Known here as coastal brown bears, these bears are the same species as grizzlies and Kodiak bears. What distinguishes them from each other is their geographic location, diet and size. Kodiaks are the biggest (feasting primarily on salmon), coastal brown bears are next in size, with a mixed diet of sedge grass, salmon, and clams, and inland bears (grizzlies) eat less meat and more vegetation, such as berries.

Walking along the beach at Chinitna Bay
A spring cub--just a few months old
A yearling cub, born last year
Watching the bears in the meadow

After a while, Bill moved us to a few other spots where we watched the bears from different angles. Today, because of the way the tides were, we didn’t get to see the bears digging in the sand for razor clams, but watching about 30 bears-both moms and cubs–in the meadows was absolutely thrilling.

We also ran across a bald eagle nest and watched the adults/youngsters there. And to top it off, we encountered a red fox, who seemed anxious to show off for us on the beach.

Allyn catches the bald eagle flying home to the nest.
Allyn captures the baby eagle in the nest looking up at its parent.
A red fox joined us on the beach (Allyn's photo).
Allyn's photo of the red fox
Sadly walking back to the plane to fly back to Homer.

Our flight back was equally enthralling, as Bill circled Mt. Iliamna, the active volcano near Chinitna Bay, and gave us another incredible bird’s-eye view of Lake Clark National Park. It was one of the most beautiful places we have ever seen, and that’s saying something. And getting to walk near the bears and watch them eating was such a thrill! All we can say is, “Wow!”

Mt. Iliamna, the volcano near our bear-viewing
Another enormous glacier in Lake Clark National Park
A view of the Homer Spit and the mountains of Lake Clark National Park as we came in for our landing

So, that was a fitting end to this part of our journey, Homer and Kenai and Bears, OH MY! Next up will be an exploration of Independence Mine State Historical Park and Denali!

Where's Allyn? (This one's hard--this is where we had a late dinner at Fresh Catch Cafe after our bear viewing.)
Sunset at midnight over Mt. Redoubt as we drove home from bear-viewing!!!

Thanks for joining us on the journey! Till next time…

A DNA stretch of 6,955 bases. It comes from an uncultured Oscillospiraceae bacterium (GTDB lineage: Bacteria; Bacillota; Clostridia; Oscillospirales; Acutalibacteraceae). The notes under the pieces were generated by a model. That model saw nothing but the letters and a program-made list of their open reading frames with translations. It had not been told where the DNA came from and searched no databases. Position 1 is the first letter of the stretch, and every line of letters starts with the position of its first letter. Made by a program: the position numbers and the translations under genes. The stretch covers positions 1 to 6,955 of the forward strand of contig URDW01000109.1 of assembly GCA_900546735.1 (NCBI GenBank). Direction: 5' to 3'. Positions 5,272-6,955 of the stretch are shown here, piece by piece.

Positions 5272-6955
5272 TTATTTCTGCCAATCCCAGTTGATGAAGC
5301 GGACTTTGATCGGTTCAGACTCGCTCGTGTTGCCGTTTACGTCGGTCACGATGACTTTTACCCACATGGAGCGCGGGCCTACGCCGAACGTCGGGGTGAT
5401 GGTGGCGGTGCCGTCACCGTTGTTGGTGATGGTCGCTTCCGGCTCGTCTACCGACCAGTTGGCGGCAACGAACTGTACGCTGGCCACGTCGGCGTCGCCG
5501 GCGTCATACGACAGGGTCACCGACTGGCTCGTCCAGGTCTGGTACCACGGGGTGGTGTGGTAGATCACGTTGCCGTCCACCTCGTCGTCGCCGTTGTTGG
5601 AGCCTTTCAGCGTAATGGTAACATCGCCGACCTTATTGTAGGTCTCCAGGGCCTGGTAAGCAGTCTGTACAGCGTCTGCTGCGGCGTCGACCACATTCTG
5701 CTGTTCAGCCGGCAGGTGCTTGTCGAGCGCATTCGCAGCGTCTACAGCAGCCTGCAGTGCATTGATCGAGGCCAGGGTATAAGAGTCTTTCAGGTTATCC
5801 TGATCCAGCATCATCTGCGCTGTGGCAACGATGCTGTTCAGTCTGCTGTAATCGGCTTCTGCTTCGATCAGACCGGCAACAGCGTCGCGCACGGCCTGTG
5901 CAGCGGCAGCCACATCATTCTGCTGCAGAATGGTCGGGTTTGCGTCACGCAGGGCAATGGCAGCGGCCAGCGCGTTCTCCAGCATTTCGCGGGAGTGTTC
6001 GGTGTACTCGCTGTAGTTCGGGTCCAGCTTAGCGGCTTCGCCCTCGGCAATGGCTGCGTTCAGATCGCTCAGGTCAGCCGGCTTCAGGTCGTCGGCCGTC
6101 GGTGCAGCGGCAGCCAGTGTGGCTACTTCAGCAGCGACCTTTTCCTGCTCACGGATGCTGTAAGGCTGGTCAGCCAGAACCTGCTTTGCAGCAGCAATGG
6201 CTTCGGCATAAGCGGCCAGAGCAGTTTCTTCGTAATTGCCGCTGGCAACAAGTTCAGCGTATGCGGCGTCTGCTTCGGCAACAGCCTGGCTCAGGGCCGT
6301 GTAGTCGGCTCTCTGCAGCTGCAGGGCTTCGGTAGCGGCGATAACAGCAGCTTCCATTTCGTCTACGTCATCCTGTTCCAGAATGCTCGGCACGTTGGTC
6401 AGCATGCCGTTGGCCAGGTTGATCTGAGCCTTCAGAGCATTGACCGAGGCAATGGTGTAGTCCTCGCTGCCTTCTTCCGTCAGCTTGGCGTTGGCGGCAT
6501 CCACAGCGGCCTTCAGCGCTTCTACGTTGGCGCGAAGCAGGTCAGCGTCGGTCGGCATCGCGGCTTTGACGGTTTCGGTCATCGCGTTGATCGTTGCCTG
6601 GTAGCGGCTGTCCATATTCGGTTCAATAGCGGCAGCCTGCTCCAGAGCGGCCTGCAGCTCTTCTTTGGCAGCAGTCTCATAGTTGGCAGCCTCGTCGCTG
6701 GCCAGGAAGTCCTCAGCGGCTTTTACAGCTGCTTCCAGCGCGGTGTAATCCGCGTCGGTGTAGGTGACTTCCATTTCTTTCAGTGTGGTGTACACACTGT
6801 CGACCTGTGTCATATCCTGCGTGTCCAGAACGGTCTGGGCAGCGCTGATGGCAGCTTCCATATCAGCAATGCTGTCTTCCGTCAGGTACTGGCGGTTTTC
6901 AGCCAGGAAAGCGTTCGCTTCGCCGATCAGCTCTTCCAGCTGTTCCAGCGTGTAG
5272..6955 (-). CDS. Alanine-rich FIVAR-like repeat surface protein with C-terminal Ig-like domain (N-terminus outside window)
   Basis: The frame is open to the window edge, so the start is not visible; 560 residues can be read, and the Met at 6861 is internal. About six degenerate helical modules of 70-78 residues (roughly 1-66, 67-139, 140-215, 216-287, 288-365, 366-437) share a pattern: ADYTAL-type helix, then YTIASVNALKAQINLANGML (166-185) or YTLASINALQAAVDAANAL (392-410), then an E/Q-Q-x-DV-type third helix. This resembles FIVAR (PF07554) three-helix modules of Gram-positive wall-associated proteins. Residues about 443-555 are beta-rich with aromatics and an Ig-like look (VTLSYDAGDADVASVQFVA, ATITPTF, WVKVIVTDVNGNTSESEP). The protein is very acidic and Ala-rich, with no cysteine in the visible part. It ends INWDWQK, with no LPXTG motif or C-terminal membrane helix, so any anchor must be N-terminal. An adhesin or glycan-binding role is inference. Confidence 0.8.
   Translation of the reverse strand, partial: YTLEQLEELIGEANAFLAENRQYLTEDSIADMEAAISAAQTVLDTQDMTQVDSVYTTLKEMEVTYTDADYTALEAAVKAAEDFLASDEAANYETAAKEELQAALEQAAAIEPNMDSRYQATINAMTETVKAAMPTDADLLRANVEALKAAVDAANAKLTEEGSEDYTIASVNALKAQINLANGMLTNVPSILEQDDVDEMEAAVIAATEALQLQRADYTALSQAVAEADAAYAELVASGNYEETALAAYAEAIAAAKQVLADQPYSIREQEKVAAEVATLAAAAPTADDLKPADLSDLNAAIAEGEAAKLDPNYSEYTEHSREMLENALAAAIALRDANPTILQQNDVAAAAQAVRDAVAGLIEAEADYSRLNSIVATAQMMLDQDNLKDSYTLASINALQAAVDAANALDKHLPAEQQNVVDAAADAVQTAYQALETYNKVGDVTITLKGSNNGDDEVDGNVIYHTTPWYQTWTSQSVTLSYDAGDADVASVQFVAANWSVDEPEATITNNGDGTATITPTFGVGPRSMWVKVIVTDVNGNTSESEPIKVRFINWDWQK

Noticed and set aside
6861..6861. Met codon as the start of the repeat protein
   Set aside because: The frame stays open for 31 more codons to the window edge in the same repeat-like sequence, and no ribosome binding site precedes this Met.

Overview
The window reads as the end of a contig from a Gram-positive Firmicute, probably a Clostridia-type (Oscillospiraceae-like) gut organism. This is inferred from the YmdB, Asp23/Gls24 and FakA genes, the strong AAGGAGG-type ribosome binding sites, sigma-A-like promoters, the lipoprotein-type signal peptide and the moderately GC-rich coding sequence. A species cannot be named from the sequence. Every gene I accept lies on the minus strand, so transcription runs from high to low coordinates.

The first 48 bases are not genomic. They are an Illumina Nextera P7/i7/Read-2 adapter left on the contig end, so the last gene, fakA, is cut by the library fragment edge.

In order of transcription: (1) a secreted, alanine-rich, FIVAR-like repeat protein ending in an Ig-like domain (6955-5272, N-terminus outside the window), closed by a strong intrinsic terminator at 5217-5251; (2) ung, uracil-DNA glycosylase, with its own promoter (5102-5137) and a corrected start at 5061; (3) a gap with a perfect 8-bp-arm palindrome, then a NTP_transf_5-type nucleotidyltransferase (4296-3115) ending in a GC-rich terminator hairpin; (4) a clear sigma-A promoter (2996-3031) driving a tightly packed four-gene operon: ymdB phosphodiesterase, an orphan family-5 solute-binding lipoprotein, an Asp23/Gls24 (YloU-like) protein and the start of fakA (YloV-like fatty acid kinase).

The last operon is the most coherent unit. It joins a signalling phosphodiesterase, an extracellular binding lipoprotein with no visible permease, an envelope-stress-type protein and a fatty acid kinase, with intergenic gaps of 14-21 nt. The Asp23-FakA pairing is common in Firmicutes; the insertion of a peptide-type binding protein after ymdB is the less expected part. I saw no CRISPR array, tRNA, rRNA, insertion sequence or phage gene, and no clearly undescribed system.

8 thoughts on “Alaska-Part 7-Homer and Kenai and Bears, Oh My!”

  1. What an amazing adventure. The wildlife pix are among my favorites – those bears! and the bald eagles. Thank you for sharing your journey with us.

    • We’re glad you like the wildlife pictures, Lynn. Those are our favorites too! Thanks for enjoying our journey along with us!

  2. I am loving your journey! Stunning pics, & great storytelling! I do feel like I am along for the ride! Now, I only wish I was!!!
    It is so great to see Alaska from your eyes

    • Thanks so much, Mindy. We’re glad you’re enjoying the journey along with us. You would love this trip–maybe you and Dave can drive to Alaska some day–it’s truly a fantastic adventure!

  3. We also loved the Kenai Peninsula: the Russian Orthodox Churches, Homer, and we saw Anchor Point at high tide, so big waves were crashing into the boats and tractors as they launched or pulled out. Great memories! Thanks for the pictures and commentary.

    • I remembered your description of Anchor Point and that’s why we went, but unfortunately, our timing didn’t work out. We did get to see a tractor pushing out a boat at Deep Creek further up the coast, but not in the dramatic way that you experienced. Thanks for reading! See you in a few weeks!

  4. Cindy and Hank…what a sensational blog ! This trip is simply getting better and better for the Alaska 7 ! We are so pleased that you were able to hook up with John and Sue…so many memories with Hank , John and I hanging out on the front lawn on Galbreth Road in Pasadena! Thank you so much for all of your efforts in capturing the magic of this adventure for all us to enjoy! Onward!!

    • Thanks, Jim. Even today we still can’t believe we actually flew over to a national park and got up close to so many bears. Judy was saying it seemed like a dream playing the memories over in our minds the day after. Did that really happen? Yes…almost unbelievable.

      We had to pull ourselves apart from John and Sue. I’m sure the other diners at Swell Taco thought we were crazy for all the ruckus we were making talking about Pasadena memories.